Later that morning,  we walked up to the Guest House where we - along with the whole camp - had been invited to a sit-down lunch. Wheatcliffe and Caro, once again, excelled themselves and put on a wonderful spread: Chicken pie, spinach quiche and a variety of interesting salads.

Sue cheekily photographs me photographing the ladies at the table. Next to her is Caroline, Head Teacher of Fluorspar Primary School, and to the right is Shabani, visiting her husband, Jacko who is the production manager on the mine

Typically [South] African situation at a social: the women always sit together and chat while the men form a seperate group and talk shop. From left is Kumar, in grey shirt and jeans, whose wife, Sharda was ill and not able to attend;  Grant - back view, with Johan's leg visible beyond that! The MD, Nico, in navy shirt with stripes and Sile (pronounced Seelair), assistant mining manager in the pink shirt


  1. Can't wait to see how your new little garden does, Jo... Keep us posted... Hope it draws some little birdies!!!!

    Didn't know that about many African eggs... Glad you got some 'yellow yoke' eggs.... Your breakfast looks yummy.

    Looks like everyone was having a good time at the Guest House lunch.


  2. You sure had a busy yet fun weekend. No wonder Ginger was exhausted. ;)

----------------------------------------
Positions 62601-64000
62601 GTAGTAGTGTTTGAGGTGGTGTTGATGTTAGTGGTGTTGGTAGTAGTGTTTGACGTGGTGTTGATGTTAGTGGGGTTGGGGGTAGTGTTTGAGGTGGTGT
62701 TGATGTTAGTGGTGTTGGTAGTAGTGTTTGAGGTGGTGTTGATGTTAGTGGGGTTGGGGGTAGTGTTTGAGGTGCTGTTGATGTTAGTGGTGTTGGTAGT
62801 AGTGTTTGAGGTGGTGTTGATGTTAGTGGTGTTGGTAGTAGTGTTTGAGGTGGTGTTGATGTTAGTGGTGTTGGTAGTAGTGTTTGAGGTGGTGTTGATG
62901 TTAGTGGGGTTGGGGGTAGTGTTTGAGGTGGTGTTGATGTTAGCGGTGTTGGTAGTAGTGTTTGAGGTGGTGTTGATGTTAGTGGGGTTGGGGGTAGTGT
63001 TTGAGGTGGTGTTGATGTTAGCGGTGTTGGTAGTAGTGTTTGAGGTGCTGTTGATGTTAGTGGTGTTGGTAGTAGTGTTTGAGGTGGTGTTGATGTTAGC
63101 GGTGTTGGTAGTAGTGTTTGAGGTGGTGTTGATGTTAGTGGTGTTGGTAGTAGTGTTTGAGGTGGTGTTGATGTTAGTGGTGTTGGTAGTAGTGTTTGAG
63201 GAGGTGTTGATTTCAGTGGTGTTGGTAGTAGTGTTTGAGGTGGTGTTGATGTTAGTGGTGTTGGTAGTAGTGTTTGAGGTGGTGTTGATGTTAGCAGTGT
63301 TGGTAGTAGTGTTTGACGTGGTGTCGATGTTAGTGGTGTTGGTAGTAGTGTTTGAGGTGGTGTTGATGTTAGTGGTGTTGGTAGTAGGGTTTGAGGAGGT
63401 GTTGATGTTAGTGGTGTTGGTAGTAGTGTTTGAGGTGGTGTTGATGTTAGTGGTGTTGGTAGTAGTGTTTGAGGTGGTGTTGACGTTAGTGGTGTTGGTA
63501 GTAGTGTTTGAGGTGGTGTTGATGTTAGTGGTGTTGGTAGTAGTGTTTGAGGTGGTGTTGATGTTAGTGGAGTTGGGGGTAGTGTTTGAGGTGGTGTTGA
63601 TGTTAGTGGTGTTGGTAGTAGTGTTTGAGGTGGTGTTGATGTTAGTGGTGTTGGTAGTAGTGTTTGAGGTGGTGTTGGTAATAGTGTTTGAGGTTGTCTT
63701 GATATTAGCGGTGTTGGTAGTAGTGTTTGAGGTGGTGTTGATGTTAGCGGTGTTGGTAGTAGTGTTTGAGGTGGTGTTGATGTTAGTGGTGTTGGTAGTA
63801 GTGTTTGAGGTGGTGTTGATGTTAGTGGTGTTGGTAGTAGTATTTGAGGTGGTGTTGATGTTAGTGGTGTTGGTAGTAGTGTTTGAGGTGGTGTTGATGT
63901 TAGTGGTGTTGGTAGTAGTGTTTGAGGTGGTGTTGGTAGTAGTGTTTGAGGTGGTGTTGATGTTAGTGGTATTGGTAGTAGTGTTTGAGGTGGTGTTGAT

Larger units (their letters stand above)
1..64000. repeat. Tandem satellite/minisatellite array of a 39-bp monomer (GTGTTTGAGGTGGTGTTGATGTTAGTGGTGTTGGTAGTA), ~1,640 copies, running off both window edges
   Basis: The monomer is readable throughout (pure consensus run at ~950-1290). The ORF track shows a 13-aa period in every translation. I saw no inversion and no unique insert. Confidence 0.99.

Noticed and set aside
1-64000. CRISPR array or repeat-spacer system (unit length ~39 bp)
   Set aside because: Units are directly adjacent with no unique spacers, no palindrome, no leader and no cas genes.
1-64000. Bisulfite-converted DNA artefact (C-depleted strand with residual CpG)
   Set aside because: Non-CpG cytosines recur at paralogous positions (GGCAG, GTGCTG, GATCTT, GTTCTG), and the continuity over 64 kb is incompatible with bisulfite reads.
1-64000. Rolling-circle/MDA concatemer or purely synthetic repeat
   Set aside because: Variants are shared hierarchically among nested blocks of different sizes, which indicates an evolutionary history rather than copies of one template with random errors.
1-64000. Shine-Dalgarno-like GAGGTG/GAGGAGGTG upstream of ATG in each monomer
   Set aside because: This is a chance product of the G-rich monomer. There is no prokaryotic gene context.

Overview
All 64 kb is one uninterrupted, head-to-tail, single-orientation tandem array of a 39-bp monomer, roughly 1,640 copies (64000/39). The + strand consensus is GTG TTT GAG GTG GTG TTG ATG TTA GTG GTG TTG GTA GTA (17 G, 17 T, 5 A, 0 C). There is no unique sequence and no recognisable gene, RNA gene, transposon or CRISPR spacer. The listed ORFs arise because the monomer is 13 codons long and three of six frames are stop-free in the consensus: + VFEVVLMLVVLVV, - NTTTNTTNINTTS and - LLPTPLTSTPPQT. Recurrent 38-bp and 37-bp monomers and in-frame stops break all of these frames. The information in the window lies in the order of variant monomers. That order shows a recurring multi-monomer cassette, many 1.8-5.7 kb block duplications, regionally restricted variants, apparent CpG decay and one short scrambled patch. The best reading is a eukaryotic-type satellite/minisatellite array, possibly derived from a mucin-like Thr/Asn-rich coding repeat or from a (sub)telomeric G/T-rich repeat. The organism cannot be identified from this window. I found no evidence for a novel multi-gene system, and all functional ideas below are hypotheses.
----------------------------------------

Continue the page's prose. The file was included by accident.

3. It was interesting seeing more of where you live and your adventures over the weekend. I see there is always lots going on at the mine. Hope yo get to see more of the wild birds soon in your expanded garden.

  4. That was so much fun and I managed to avoid being choked by dust or having to do any of the hard labour. I was like Ginger...quietly looking on and waiting to see it all done! You really are making your mine house into a home, Jo! Everything is going to miss you when you leave.

  5. Allin all a productive weekend. It feels good when you get a lot done in a weekend. How easy to start a garden from roadside plants.

  6. You are always so resourceful, Jo--getting native plants available freely for your wild garden. The birds will love it!

    It was interesting to read that in general, African eggs have pale yolks. That traditional English breakfast looks GREAT!

    I really enjoy reading about your life in Africa.

  7. Sounds like something I did. I drove back from Texas last week, and stopped and grabbed me some wildflowers, roots and all from the side of the road... when i arrived home I planted them in my garden.

  8. What a great idea to gather native plants for your garden. I hope they grow well for you.

  9. I love sharing your African days, Jo! The new garden should be delightful...will look forward to seeing future photos.

    I'm enjoying my African Alphabet, and am almost finished with it. Found a Kori Bustard photo for K, will do Quagga and Xerus as you suggested and U will be ungulates...phew! It has been a challenge, indeed.

    Have yourself a wonderful week...:)